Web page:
‘You are my true and honorable wife, / As dear to me as are the ruddy drops / That visit my sad heart’ (Brutus 2:1)

    Portia is respected and valued by her husband. She means as much to Brutus as his own lifeblood.

    ‘O you gods, / Render me worthy of this noble wife! ’ (Brutus 2:1)

    Portia affects hers husband deeply and he does not think he is worthy of her.

    ‘Impatient of my absence, / And grief that young Octavius with Mark Antony Have made themselves so strong—for with her death / That tidings came—with this she fell distract / And, her attendants absent, swallowed fire.’ (Brutus 4:2)

    Portia would rather commit suicide than be without Brutus.

  • Calphurnia

    Calphurnia is Caesar’s wife. She has come to believe in signs and omens as warnings of the future. After having terrible nightmares and hearing reports of many bad omens, she warns Caesar against going to the Senate on the Ides of March. She also tells Caesar that his over-confidence is leading him to make bad decisions. After listening to her, Caesar agrees to stay but later changes his mind and Calphurnia’s advice is ignored.

    Facts we learn about Calphurnia at the start of the play:

    • She has not had children with Caesar.
    • She never used to pay much attention to omens but is frightened by them now.

    Things they say:

    ‘Caesar, I never stood on ceremonies, / Yet now they fright me.’ (Calphurnia, 2:2)

    Calphurnia never paid much attention to omens but now they frighten her.

    ‘Call it my fear / That keeps you in the house, and not your own.’ (Calphurnia, 2:2)

    Calphurnia knows Caesar well and that he’ll stay at home if he can blame it on his wife’s fear and not his own.

    Things others say about them:

    ‘Forget not in your speed, Antonius, / To touch Calphurnia, for our elders say / The barren, touchèd in this holy chase, / Shake off their sterile curse.’ (Caesar 1:2)

    Calphurnia has not had any children with Caesar. He hopes that by obeying superstition, this 'curse' might be stopped.

    ‘Calphurnia here, my wife, stays me at home. / She dreamt tonight she saw my statue, / Which, like a fountain with an hundred spouts, /Did run pure blood’ (Caesar 2:2)

    Calphurnia is persuasive and Caesar listens to her.

    ‘How foolish do your fears seem now, Calphurnia! / I am ashamèd I did yield to them.’ (Caesar 2:2)

    Calphurnia is easily dismissed by Caesar in public.

  • The Conspirators

    There are a total of eight conspirators in the plot to kill Caesar. This includes Cassius and finally, Brutus. The other six are named many times by Cassius, Antony and even Caesar and are well known public figures and senators in Rome.

    They are: Casca, Decius, Cinna, Metellus Cimber, Ligarius and Trebonius. They work together to recruit Brutus and to steer Caesar towards his death, collecting him from his house and accompanying him personally to the Capitol to make sure nothing goes wrong with their plan. When the time is right, they surround Caesar and all stab him, sharing responsibility for his death. When they are forced to run away they all go to fight with Cassius and Brutus.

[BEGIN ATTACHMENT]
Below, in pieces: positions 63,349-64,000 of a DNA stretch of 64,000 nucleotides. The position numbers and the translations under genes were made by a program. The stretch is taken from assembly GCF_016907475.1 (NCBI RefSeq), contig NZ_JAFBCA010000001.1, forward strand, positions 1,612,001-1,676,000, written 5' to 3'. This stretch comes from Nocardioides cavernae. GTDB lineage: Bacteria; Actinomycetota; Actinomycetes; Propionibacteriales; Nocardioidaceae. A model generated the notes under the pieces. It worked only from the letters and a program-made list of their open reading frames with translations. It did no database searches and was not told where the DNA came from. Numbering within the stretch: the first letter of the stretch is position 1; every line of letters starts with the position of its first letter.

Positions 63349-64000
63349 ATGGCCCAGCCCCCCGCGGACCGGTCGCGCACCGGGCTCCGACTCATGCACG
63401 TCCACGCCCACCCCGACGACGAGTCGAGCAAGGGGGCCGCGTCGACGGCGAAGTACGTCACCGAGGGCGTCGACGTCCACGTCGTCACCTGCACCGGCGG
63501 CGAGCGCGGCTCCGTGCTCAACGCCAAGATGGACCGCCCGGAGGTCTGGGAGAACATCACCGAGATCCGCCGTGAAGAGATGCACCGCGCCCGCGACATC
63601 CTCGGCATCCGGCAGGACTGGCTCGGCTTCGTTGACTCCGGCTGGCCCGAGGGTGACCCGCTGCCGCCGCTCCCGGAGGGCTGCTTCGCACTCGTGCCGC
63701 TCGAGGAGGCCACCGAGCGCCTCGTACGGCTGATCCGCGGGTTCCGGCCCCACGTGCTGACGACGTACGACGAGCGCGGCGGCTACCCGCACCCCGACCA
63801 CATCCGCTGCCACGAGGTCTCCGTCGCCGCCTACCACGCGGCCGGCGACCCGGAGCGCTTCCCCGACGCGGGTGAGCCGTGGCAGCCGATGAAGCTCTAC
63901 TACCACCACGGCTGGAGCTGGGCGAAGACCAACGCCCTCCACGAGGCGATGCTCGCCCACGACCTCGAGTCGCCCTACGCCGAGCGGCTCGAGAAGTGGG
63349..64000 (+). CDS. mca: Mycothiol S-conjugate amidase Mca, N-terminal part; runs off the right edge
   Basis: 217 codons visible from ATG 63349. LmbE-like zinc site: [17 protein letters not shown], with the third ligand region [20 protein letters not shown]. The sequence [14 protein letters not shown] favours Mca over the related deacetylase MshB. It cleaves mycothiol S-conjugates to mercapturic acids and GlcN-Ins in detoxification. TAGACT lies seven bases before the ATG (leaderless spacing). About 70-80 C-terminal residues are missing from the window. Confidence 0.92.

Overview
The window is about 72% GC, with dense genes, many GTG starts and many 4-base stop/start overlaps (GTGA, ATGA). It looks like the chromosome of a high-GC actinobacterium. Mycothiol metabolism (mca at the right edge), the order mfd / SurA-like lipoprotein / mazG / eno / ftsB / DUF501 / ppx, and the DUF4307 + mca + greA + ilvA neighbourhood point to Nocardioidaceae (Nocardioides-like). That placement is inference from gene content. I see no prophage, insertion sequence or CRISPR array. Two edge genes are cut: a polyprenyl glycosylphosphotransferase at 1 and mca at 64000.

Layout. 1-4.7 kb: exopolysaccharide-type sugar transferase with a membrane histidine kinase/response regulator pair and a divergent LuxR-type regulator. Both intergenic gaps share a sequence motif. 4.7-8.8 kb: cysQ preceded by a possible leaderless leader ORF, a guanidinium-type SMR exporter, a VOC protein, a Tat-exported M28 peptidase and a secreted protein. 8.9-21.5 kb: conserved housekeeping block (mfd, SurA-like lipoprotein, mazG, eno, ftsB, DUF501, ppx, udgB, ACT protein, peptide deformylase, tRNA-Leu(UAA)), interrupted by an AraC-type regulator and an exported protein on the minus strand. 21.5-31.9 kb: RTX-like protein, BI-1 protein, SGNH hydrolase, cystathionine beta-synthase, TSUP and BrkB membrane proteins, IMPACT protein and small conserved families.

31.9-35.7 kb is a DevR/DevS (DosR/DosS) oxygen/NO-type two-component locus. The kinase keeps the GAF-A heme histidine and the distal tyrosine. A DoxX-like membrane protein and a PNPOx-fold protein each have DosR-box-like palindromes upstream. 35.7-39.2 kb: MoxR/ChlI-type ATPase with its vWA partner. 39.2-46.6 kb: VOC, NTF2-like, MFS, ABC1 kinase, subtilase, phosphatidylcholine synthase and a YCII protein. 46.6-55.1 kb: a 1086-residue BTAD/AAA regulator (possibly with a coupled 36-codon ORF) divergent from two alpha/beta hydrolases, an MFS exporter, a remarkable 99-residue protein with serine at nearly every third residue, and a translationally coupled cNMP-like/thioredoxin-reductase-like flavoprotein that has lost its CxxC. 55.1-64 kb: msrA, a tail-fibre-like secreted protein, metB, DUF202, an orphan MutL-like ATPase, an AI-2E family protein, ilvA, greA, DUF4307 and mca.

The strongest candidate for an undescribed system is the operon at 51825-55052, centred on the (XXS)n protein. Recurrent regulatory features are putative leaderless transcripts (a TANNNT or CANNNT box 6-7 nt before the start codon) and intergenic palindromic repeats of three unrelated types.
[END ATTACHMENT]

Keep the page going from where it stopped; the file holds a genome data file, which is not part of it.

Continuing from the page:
Facts we learn about the conspirators at the start of the play:

    • The six conspirators have been recruited by Cassius.
    • The plot to kill Caesar is well advanced before Cassius approaches Brutus.
    • They want to murder Caesar to prevent him becoming king.

    Things they say:

    ‘Let me work, / For I can give his humour the true bent, / And I will bring him to the Capitol.’ (Decius 2:1)

    Decius is confident in his ability to manipulate Caesar. He is determined to lead Caesar right into the hands of the conspirators at the Capitol.

    ‘O pardon me, thou bleeding piece of earth, / That I am meek and gentle with these butchers.’ (Antony, 3:1)

    Antony thinks the conspirators have slaughtered Caesar like an animal.

    Things others say about them:

    ‘he puts on this tardy form. / This rudeness is a sauce to his good wit, / Which gives men stomach to digest his words / With better appetite.’ (Cassius about Casca 1:2)

    Brutus thinks Casca has grown stupid since school. Cassius says he pretends to be slow-witted but is sharp in action.

    ‘O conspiracy, / Sham’st thou to show thy dang’rous brow by night, / When evils are most free?’ (Brutus 2:1)

    The conspirators are cautious of being recognised. They know what they are doing is dangerous and radical.

    ‘no man here / But honours you, and every one doth wish / You had but that opinion of yourself / Which every noble Roman bears of you.’ (Cassius 2:1)